The negative side of energy, aka the return path. is a neg on the black line. The black line is grounded in 3 spots I can think of. Battery post neg, same line on the engine, and then next to the battery, under the seat its under post there too. Make sure all 3 spots have fresh clean, not corroded connections for the best ground.
black goes to the negative port on the battery NOT the frame. Correct?
Not entirely true. Keep with me, The black wire gets to the battery, eventually. The Wire harness grounds out at the post under the seat. Then the frame becomes a negative pathway for the return power, which ends up going though the engine, to the ground strap, to the battery negative post. Notice there should only be one connection on that post. (neg post)

(I didn't mention the turn signals, they just ground out at their respective site.)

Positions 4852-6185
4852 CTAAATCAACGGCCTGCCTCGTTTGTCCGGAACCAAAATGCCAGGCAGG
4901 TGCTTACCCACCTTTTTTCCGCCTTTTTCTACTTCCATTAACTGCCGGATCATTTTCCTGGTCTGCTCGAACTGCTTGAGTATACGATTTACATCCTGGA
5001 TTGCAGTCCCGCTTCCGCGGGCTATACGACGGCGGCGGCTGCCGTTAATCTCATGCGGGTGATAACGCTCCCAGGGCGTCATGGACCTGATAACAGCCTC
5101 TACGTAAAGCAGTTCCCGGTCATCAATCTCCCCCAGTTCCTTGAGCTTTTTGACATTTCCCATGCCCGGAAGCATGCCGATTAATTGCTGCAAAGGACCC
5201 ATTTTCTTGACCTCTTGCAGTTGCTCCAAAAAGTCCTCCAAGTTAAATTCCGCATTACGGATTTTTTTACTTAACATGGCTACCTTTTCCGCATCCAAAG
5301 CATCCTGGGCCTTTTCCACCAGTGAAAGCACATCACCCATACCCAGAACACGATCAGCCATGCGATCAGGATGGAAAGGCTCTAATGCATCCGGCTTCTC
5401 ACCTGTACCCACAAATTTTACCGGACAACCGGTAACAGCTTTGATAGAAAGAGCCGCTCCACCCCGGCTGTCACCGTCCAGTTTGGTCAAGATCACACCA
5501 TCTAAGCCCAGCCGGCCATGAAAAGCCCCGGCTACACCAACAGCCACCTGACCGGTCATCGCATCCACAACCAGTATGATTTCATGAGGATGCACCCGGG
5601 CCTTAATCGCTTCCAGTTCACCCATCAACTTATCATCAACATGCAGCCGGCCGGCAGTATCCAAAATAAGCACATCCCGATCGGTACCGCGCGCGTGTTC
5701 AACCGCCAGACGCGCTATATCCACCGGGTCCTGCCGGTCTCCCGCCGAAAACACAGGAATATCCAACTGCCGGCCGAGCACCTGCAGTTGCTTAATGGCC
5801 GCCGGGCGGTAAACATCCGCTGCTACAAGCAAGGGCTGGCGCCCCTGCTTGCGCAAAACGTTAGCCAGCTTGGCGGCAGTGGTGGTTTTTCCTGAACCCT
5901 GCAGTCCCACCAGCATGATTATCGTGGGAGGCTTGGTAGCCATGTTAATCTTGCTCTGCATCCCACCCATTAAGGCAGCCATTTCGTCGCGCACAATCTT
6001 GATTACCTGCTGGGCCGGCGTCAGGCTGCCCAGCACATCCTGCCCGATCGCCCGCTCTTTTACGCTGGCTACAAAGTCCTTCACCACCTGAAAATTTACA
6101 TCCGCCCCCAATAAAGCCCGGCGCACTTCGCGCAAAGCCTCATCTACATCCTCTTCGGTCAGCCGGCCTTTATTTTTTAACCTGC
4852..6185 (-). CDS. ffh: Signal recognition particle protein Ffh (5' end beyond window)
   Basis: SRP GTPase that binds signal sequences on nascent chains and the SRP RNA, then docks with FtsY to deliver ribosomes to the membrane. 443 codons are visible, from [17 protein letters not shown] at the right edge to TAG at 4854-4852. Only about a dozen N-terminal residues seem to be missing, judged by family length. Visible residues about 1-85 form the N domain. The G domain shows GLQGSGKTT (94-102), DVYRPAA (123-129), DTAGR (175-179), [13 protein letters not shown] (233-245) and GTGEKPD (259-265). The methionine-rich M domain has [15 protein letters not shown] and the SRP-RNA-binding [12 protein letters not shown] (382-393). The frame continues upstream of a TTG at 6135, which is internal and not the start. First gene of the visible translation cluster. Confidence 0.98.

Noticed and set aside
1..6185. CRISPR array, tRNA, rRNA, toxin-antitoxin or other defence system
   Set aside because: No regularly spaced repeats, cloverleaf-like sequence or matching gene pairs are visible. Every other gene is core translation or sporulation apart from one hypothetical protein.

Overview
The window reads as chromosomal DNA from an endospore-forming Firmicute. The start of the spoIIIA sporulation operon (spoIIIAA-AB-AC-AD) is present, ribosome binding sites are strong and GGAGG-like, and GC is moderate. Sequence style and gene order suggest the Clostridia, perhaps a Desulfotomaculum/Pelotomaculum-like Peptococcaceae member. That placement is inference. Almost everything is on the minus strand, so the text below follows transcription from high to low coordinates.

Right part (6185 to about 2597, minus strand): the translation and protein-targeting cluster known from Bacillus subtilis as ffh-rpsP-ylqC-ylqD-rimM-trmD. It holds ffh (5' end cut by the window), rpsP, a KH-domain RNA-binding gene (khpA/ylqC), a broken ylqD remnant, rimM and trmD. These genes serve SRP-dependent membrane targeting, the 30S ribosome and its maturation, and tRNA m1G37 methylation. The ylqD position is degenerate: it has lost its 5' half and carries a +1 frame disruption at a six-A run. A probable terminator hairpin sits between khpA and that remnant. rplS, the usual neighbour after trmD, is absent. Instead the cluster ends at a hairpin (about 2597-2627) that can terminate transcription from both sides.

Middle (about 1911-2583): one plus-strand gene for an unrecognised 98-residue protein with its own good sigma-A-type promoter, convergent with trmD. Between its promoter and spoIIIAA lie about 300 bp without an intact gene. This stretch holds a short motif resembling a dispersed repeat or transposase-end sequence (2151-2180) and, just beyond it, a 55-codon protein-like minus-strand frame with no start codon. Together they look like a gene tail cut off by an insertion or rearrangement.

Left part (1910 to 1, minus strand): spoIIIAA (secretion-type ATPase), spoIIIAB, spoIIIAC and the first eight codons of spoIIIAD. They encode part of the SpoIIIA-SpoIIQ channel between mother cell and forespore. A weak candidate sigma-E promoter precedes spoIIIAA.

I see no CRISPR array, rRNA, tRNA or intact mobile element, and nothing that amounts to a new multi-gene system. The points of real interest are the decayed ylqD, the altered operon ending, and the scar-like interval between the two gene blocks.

Did that answer your question? I couldn't answer this at work,just cause I needed to verify the wire diagram. The wire diagram is that for the 81 SH model. Good luck
 

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kinda. I'v rewired my entire bike (cafe style with Estart) and I went out for the first test ride with the new wiring this weekend and my battery died on me (my battery is brand new and had a full charge) I got to found out the hard way that my battery isn't getting charged from the alternator/Rectifier. hahaha I'm hoping the problem lies with the rectifier. As of now my rectifier is grounded only to the frame but is also really old to and not is the best condition thats why I'm wondering if I should have grounded my Rectifier to the battery and not just the frame. I'm going to order a new one soon when I have the money.

The way I have grounded my bike is the battery is grounded to the engine(with thick ground wire), E-start grounded to engine (with thick ground wire), Voltage regulator grounded to Battery, had light, signals and rectifier grounded to the frame. All have the own ground wire. I know it is over kill but it just made wiring that much easier.
 
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The typical reason for the battery not charging, is a failure. In the manual is the test for three main things we just talked about. There is a fourth thing. I uploaded two check procedures. (this is for the SOHC type of bike) obviously I must have made this some time ago, but it was handy.